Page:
[Date Prev][Date Next][Thread Prev][Thread Next][Date Index][Thread Index]

SG-W:/ Maunfactured Housing

Here's another environmental issue working its way through the House.  Changing the way Mobile Home Parks do business in Michigan.  I don't know where this falls with respect to timber mandates and "slob" farming, but it certainly is an industry that is making some very big impacts on rural townships and the environment.  Mondays edition of the Detroit News had a front page article highlighting again the disparities between the taxes mobile home park residents pay Vs. property owners.  Rep. Judith Scranton and Rep. Valde Garcia are heading up ANOTHER task force (the Engler administration created a task force to look into this in 1997) to try change the state law.  These behemoth developments definitely give birth to sprawl by the simple fact that they require greater amounts of services yet don't pay for them, thereby almost requiring townships to invite industry and commercial businesses into areas just to help cover the expense of these parks  And if that isn't enough, many parks have on site sewer/water treatment plants that have a high failure rate, which in turn tend to spill into water ways and pollute.  And let's not forget the amount of impervious surfaces rolled out to support these very unsustainable "houses".  Anyway, these bills always get buried because there are not enough people around the state feeling the impacts of this industry. Yet townships need to have a way to put limits on how many housing units one park can hold and try to place them in places with existing sewer.  But many developers, when they don't get a rezoning permit approved take rural townships to court, and again property tax payers pay, and usually lose.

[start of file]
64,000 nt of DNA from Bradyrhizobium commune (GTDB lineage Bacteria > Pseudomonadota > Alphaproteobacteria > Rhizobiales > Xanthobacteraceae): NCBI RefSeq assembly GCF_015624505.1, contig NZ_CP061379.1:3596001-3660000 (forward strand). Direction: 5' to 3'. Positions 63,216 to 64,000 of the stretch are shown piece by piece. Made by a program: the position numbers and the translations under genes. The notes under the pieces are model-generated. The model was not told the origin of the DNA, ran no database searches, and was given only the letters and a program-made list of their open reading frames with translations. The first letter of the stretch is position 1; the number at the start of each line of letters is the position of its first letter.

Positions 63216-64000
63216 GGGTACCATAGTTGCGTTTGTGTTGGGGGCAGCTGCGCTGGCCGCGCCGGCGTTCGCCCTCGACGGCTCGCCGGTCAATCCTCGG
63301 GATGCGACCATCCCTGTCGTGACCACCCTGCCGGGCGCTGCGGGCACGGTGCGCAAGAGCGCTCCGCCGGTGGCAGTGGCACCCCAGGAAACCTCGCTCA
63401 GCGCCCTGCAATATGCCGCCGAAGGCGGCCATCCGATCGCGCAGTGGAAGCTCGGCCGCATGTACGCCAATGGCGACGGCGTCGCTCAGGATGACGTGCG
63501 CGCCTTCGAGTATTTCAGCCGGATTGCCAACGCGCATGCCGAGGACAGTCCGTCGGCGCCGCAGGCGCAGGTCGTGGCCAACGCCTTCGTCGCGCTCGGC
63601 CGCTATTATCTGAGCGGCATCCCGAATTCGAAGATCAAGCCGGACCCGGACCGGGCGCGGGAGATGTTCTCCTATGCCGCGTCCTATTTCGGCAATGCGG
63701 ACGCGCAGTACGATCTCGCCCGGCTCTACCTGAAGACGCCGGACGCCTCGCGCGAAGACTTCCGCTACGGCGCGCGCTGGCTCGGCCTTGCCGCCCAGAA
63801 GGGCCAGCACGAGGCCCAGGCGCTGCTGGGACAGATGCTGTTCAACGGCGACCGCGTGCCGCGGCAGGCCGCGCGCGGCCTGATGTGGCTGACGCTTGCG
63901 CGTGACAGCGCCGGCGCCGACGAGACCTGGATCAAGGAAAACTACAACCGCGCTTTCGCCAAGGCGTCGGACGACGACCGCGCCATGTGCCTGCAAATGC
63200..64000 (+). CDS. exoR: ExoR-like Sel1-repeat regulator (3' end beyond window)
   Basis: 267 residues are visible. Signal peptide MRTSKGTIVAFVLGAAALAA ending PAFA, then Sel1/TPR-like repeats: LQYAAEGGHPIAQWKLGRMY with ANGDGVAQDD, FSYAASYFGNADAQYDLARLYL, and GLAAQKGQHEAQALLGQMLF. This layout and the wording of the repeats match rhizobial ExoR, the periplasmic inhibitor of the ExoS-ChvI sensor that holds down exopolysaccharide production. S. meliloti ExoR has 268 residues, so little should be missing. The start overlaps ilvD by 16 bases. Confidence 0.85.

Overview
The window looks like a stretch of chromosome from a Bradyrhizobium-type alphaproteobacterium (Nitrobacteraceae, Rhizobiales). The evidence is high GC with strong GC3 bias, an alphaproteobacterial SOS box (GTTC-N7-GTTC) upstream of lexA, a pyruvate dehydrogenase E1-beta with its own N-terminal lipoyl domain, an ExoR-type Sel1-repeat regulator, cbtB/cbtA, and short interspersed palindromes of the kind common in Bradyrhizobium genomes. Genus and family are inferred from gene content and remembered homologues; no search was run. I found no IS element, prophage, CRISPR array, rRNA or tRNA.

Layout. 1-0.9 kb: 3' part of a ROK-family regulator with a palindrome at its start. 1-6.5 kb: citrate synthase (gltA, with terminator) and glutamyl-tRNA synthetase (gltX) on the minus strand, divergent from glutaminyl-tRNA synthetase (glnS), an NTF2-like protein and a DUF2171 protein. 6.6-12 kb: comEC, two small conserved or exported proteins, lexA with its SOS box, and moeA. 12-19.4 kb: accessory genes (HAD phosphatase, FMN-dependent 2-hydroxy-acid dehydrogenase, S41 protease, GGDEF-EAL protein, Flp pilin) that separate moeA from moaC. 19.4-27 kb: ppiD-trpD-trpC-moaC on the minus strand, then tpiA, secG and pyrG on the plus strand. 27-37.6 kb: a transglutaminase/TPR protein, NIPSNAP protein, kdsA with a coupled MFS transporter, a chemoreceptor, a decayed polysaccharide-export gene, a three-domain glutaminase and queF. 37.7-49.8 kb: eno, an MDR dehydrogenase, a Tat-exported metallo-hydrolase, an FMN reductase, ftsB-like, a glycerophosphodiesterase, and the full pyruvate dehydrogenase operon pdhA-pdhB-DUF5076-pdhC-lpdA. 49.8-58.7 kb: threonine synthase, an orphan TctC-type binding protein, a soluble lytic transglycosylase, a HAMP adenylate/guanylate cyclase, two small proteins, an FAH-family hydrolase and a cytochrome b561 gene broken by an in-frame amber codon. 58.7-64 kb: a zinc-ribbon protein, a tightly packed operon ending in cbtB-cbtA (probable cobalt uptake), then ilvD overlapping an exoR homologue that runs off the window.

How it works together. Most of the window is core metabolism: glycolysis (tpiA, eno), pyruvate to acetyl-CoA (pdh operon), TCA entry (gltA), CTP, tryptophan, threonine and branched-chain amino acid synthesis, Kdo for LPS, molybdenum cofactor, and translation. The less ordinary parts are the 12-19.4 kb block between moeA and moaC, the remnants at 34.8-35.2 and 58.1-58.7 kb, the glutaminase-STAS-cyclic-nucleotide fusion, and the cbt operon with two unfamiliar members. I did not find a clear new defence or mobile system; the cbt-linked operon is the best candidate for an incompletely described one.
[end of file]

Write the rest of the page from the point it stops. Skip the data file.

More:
Here's another opportunity to change bad policy and put forth a common sense approach to land use, but it will take many people being vocal and letting their representatives know that this industry has to change. Or we can just deal with another 50 years of business as usual, and there will be no rural townships anymore.
Jennie B.